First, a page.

Man walking away, leaving Omar brought his voice to a low hiss, letting some of his rage show. “I know you’ve been beating my mother again, Nemesio.” Normally he would never dare to call the man by his given name as it would bring a terrible beating, but now he spat it like a curse. “I want you gone, today. Pack your things, leave and never come back. If I ever see you again I will beat you to a pulp myself. If you don’t think I can, wait and see. Then I’ll report you to the police.”

“I-” Nemesio stuttered. “I don’t got nowhere to go.”

“That’s your problem. Leave today, you understand? And don’t you dare touch my mother again. Now get out.”

Next: Day of the Dogs, Chapter 5:  Sorceress of the Forest

* * *

Reader comments and constructive criticism are important to me, so please comment!

See the Story Index for Wael Abdelgawad’s other stories on this website.

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Wael Abdelgawad’s novels – including Pieces of a Dream, The Repeaters and Zaid Karim Private Investigator – are available in ebook and print form on his author page at Amazon.com.

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The Estranged Middle Way

8 September, 2020 - 05:28

“Our entire system of life is truly as God Almighty defined, a middle among all people, never being confined to the different variations of thoughts of man, and encompassing and transcending all of them. God’s words cannot be limited by man.”

Islām is rooted as being a faith that has a holistic way of life because it is an all-encompassing framework of guidance. Its framework divides into three integral, interlinked, and inseparable components: actions, beliefs and spirituality.

Actions and practices encompass guidance of every facet of the private, public, and societal. Such a detailed framework in actions serves to ingrain the purpose and objectives of Islām through a practical faith that not only gives over-arching principles but carefully considers even the most minute of subtleties for individual context and scenario.

Beliefs discuss essential faith and foundational theology. Belief, or īmān, are not to be confused with theology, or ‘āqīdah. Often times they may be used interchangeably while there are key elements of differentiating between what īmān is and what ‘is aqīdah. Belief or īmān is referred to primarily in two different contexts.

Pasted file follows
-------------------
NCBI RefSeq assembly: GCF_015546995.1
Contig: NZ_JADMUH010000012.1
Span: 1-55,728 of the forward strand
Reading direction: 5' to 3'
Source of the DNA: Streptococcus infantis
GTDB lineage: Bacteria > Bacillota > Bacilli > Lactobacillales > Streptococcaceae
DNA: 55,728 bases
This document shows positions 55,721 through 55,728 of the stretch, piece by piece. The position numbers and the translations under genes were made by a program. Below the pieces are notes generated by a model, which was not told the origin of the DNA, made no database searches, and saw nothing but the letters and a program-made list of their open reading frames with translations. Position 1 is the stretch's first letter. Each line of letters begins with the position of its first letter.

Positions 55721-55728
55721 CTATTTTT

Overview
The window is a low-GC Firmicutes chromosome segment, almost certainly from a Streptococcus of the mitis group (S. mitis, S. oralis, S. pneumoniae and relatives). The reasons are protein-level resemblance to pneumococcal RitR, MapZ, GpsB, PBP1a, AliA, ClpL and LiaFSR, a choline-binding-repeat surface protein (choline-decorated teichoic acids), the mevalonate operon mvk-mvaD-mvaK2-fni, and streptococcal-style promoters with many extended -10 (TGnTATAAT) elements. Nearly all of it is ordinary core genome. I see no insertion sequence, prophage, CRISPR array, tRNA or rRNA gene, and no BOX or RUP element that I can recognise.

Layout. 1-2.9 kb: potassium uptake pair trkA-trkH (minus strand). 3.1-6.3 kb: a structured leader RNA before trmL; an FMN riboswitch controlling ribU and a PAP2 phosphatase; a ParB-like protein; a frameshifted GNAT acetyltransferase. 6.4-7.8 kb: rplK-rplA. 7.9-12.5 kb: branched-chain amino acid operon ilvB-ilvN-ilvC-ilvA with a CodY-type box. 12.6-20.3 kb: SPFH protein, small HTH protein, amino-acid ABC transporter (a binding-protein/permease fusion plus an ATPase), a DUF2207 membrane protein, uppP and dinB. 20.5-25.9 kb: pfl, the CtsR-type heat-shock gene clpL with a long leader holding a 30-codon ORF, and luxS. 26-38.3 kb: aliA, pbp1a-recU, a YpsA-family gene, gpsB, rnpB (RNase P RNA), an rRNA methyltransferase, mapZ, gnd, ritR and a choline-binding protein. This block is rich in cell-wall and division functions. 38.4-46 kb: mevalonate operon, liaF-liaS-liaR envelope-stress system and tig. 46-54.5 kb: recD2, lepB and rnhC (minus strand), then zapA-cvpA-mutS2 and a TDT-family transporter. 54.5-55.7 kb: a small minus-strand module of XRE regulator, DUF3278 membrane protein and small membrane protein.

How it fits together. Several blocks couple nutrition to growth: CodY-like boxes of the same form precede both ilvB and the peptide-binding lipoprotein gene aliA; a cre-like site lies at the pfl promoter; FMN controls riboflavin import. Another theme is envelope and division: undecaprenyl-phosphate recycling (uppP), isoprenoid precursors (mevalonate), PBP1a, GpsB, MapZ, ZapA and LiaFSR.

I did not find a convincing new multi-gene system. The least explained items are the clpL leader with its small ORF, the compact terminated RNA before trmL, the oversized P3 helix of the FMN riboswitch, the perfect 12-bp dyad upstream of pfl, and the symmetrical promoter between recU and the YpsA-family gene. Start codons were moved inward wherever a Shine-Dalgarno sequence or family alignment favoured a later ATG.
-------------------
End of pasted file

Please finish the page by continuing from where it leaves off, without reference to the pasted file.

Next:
The first is the breakdown of what comprises faith.

Belief (īmān) is comprised of actions (‘amal) and statements (qawl):
1. Actions of the Heart, which are the root and catalyst of actions of the limbs: like reliance on God, sincerity, hope, fear, awe, seeking the pleasure of God, etc.
2. Actions of the Limbs.
3. Statements of the Heart: is theology, the study of the nature of God and all religious belief. It encompasses the tenets of faith a person believes in and has certainty.
4. Statements of the Tongue.

The second context of īmān or belief refers to the state of spirituality which increases with righteousness and decreases with sin.

When we refer to beliefs, we are referring to  of these contexts, holistically. As you can see belief encompasses theology but does not solely define it. Among the functions of theology is building foundational understanding of the nature of God, the nature and function of man in light of the temporal world and the Hereafter, the reality of the Afterlife, the meaning of life, etc.

Theology,  here, subsequently contemporizes and responds to any contentions from philosophies or ideologies opposing to the universal belief Allah subḥānahu wa ta'āla (glorified and exalted be He) sent to humanity. Beliefs also elucidate what is considered acceptable differences within orthodoxy and what is considered heterodoxy. The study of valid  (saigh) and invalid (ghair saigh) interpretation in theology include tolerance of differences within orthodoxy (murā’at al khilāf), highlighting what types of theological deviance are forgivable and what kinds are grounds for falling outside of acceptable faith, and what are unequivocal (qat’i) and equivocal (dhannī) aspects of theological belief.